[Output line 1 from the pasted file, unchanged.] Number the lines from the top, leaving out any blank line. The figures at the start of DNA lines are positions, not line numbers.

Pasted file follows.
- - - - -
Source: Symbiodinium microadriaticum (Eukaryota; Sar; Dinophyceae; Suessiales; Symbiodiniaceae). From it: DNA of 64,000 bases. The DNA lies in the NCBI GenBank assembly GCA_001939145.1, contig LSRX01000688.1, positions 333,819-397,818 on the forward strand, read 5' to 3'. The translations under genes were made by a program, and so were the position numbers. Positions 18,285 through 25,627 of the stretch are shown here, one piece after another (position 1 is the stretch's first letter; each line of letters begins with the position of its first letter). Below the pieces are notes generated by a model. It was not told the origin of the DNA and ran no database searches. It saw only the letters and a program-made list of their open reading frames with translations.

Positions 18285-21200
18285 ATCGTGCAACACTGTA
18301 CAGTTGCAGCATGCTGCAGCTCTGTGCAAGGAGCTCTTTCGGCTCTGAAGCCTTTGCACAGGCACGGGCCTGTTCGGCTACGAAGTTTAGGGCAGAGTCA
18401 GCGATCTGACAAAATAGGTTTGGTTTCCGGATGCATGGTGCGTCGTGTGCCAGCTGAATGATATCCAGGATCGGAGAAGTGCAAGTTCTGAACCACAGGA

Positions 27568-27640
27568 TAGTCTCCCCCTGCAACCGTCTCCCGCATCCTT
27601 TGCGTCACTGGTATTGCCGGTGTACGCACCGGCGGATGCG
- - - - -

Source: Symbiodinium microadriaticum (Eukaryota; Sar; Dinophyceae; Suessiales; Symbiodiniaceae). From it: DNA of 64,000 bases. The DNA lies in the NCBI GenBank assembly GCA_001939145.1, contig LSRX01000688.1, positions 333,819-397,818 on the forward strand, read 5' to 3'. The translations under genes were made by a program, and so were the position numbers. Positions 18,285 through 25,627 of the stretch are shown here, one piece after another (position 1 is the stretch's first letter; each line of letters begins with the position of its first letter). Below the pieces are notes generated by a model. It was not told the origin of the DNA and ran no database searches. It saw only the letters and a program-made list of their open reading frames with translations.